SALMON RIVER MOUNTAINS

The Salmon River Mountains are covered in the book on pages 108 to 144. All Salmon River Mountains peaks covered on this website can be found at this link: Salmon River Mountains Updates.


The Salmon River Mountains are the second largest of the Idaho Batholith mountain groups. These mountains are named for the Salmon River, which encircles nearly the entire range, forming its boundary from Riggins in the northwest, to Salmon in the northeast, to Challis in the southeast and finally to Stanley, halfway across the range’s south boundary. Map makers have identified Six subranges within this mountain kingdom: Bighorn Crags, Tango Peaks, Yellowjacket  Mountains, Grass Mountains, Lick Creek Range and the North Fork Range. Each of these subranges are covered in the book and on this website.

Sleeping Deer Mountain from the north.

Sleeping Deer Mountain from the north.

For orientation purposes the book divides these mountains into 11 geographic groups.

The Frank Church River of No Retrun Wilderness encompasses nearly two million acres of the Salmon River Mountains (this wilderness also includes sections of the Clearwater Mountains). Forest Service FCRNRW page.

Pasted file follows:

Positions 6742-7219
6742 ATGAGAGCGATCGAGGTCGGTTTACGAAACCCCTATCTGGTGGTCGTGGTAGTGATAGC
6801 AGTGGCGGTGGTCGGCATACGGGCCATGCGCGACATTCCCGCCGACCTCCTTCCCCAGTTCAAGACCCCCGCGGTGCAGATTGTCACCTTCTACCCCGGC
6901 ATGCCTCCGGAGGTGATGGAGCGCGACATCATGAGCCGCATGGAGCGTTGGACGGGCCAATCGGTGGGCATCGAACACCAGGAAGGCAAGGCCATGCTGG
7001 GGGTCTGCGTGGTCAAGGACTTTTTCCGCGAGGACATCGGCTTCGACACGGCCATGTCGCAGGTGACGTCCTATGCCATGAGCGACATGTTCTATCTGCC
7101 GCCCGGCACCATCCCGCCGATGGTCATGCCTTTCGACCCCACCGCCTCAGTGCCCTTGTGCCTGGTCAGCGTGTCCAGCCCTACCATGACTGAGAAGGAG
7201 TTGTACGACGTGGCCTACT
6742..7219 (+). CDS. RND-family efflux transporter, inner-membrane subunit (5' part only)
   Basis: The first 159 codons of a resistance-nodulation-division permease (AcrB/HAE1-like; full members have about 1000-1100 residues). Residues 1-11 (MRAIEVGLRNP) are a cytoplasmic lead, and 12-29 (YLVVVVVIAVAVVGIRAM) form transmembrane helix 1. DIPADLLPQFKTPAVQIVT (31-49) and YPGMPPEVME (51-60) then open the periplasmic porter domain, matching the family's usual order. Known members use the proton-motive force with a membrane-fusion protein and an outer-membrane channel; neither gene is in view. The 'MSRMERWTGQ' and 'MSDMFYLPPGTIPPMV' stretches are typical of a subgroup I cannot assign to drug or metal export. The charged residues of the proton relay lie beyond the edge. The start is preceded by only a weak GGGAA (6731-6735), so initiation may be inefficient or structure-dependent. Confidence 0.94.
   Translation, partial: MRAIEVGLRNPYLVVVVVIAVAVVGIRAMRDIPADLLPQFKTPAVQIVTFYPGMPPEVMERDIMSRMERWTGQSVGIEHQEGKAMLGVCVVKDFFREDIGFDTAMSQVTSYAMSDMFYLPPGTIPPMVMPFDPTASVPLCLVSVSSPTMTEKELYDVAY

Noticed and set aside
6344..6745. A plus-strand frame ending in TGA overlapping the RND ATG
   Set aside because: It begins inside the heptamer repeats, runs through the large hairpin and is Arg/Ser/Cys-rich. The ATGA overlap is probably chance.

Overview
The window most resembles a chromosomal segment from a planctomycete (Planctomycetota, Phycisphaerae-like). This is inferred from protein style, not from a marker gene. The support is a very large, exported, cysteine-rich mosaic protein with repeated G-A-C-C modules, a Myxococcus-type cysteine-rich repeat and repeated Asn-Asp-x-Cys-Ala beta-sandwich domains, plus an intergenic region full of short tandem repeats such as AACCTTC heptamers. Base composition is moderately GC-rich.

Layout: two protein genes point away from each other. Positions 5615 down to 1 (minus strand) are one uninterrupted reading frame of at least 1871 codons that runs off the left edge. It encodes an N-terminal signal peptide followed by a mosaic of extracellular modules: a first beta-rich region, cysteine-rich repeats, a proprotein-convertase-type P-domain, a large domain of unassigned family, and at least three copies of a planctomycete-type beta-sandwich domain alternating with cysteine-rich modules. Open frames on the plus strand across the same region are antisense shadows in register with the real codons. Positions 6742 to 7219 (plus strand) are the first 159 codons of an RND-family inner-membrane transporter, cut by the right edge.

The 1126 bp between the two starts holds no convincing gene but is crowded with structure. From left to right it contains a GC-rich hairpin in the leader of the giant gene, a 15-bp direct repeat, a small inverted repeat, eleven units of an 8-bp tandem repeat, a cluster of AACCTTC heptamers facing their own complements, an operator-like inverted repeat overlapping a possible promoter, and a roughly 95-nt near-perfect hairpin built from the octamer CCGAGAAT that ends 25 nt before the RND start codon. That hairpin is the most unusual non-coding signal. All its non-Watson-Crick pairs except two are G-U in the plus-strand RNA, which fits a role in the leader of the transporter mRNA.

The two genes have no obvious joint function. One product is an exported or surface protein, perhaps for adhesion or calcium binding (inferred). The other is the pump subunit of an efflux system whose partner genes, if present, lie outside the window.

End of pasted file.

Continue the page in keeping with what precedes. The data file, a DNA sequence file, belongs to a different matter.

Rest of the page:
There are a multitude of varied climbing objectives in this massive range, The Bighorn Crags and the Tango Peaks in the east offer many technical climbing opportunities and the Lick Creek Range in the west also has the potential for technical routes. In between are many peaks worth hiking. Some close to roads and some days from roads. Sleeing Deer Mountain and Big Baldy Peak are among my favorite destinations.

Big Baldy Peak viewed from the west. John Platt Photo

Big Baldy Peak viewed from the west. John Platt Photo

These mountains are covered in detail the book from pages 108 to 144.

Knuckle Peak and Harbor Lake from the slopes of Ramskull Peak.

Knuckle Peak and Harbor Lake from the slopes of Ramskull Peak.

The Cabin Creek area on a rainy afternoon.

The Cabin Creek area on a rainy afternoon.

Storm Dome from Storm Peak.

Storm Dome from Storm Peak.

Sadly, fire damage like this scene near Lava Butte is typical of huge stretches of Salmon River Mountains. While fire is a natural part of this environment, the fires that have burned these mountains seems to be well above the historical norm.

Sadly, fire damage like this scene near Lava Butte is typical of huge stretches of Salmon River Mountains. While fire is a natural part of this environment, the fires that have burned these mountains seems to be well above the historical norm.

Mountain Range: Salmon River Mountains

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